Monday, December 01, 2014

U.S. Chamber points out problems with FATCA website

The Next Obamacare? FATCA Roll Out Flounders

Thursday, January 9, 2014 - 8:45am — Written by David Kinkade

Website Woes Raise Concerns
The Internal Revenue Service (IRS), which is responsible for the law’s implementation and enforcement, has faced serious technological difficulties in launching the FATCA online registration portal, where foreign financial institutions are required to register and report information on their account holders. The IRS estimates that between 200,000 and 400,000 financial institutions will register.
The initial Foreign Financial Institution Registration System (FRS) was developed and near deployment in 2012 at a cost of $8.6 million—then summarily terminated in November 2012 due to regulatory changes and policy issues arising amid the law’s implementation, the Wall Street Journal reports.
A modified and expanded registration site launched in August. The new release entailed an additional cost of $8 million, according to a September report from the IRS Treasury Inspector General for Tax Administration (TIGTA). The TIGTA report suggests the new FRS is improved, but still faces potential problems. The TIGTA audit found that the redesigned FRS suffers from “poor management controls,” including inadequate planning, potential security flaws, and cost overruns, which “puts the system at risk of not functioning as intended once it is moved into production.”
The portal’s questionable security safeguards are particularly troubling, given that the site will be used to share sensitive information on account holders. James Jatras, a Washington, D.C., attorney who spearheads a movement to repeal the tax law notes that financial institutions and their clients should be concerned about how their data will be protected and used.
“There is nothing about the security protection of the data in the regulations,” Jatras tells Thomson Reuters in an assessment of how FATCA’s implementation woes are affecting stakeholders. “FATCA data is not treated as private and the data will be passed on to the intelligence agencies. If I was the [National Security Agency], I would love to get information on American accounts elsewhere, and what other account information looks like.”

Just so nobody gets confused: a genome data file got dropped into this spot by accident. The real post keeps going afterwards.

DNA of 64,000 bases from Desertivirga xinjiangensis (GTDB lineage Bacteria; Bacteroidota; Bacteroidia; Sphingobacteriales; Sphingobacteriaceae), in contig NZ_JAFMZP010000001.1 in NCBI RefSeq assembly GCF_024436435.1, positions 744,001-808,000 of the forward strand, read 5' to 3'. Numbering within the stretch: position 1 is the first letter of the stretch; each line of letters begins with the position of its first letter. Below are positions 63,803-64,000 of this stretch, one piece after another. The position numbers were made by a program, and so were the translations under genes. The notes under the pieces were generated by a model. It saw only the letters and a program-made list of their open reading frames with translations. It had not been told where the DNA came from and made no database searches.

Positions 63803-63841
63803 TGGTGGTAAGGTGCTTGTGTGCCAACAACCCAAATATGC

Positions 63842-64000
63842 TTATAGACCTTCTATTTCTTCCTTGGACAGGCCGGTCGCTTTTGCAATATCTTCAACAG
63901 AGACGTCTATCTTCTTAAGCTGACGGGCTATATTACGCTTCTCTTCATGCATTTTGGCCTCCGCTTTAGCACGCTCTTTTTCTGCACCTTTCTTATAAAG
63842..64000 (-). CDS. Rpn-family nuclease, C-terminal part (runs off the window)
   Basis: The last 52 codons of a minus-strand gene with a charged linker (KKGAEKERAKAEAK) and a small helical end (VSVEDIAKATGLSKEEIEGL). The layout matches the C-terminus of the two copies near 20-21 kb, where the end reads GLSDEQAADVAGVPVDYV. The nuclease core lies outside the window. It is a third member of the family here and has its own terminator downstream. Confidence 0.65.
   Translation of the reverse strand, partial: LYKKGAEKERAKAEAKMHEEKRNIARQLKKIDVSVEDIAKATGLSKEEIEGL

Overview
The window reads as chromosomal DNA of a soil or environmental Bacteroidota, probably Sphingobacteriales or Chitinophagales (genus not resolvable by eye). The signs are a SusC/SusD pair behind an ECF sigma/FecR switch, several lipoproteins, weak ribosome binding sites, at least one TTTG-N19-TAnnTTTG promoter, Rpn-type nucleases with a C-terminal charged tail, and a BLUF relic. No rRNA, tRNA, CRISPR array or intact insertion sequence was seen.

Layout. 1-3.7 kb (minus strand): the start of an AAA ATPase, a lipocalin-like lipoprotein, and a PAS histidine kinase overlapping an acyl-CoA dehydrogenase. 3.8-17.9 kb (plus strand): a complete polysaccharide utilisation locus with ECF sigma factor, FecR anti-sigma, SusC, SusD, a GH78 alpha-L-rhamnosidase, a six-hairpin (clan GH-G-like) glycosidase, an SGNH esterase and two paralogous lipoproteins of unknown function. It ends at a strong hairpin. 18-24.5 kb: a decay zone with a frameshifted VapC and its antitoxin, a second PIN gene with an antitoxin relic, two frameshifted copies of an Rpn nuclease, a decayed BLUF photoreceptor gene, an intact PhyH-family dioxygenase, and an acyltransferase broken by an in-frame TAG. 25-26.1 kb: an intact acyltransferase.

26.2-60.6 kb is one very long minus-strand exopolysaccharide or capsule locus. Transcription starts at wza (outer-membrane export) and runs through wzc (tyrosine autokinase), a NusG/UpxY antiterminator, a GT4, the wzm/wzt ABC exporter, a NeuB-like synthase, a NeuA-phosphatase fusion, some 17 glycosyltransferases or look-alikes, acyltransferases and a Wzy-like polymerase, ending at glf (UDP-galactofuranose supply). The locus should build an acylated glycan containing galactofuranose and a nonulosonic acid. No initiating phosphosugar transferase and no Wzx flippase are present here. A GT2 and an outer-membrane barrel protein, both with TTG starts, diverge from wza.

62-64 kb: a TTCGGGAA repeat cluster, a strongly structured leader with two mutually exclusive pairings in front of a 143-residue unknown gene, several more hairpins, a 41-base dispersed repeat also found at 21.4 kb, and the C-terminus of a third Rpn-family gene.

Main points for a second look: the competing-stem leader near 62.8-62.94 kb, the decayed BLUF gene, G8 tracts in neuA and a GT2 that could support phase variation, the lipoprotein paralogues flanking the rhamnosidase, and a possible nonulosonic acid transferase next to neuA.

While the FATCA technological challenges haven’t been a debacle on the scale of the botched launch of the site this fall, it’s worth wondering why the IRS should have such difficulty in launching a well-performing website with three years’ lead time. 
Hurry Up and Wait: More FATCA Delays
The numerous delays to the law’s implementation raise additional questions about the law’s soundness. Initially slated to take effect in January 2013, the start date has been pushed back repeatedly—it’s now set for July 1, 2014.
But even that date could be a moving target. The IRS Information Reporting Program Advisory Committee (IRPAC), an advisory council to the agency composed of tax professionals, just this month proposed delaying FATCA implementation to January 2015, a view shared by various banking and financial organizations. 
Some say the repeated delays are fostering additional uncertainty about the law.
“The law is very broad, with many moving parts. It is evolving as Treasury (rightly or wrongly) changes its implementation by using [intergovernmental agreements (IGAs),” tax analystJeremy Scott writes at Forbes. “If IRPAC and the financial industry want Treasury to wait for all the significant guidance to be finalized before the withholding regime is put into force, FATCA will be waiting a very long time to become law.”
Scott concludes that financial services providers will never be satisfied with FATCA, and argues the Treasury Department should let the law take full effect without delays. However, an equally strong case can be made that the endless delays and revisions are evidence that the law was poorly conceived and likely to suffer shoddy implementation.
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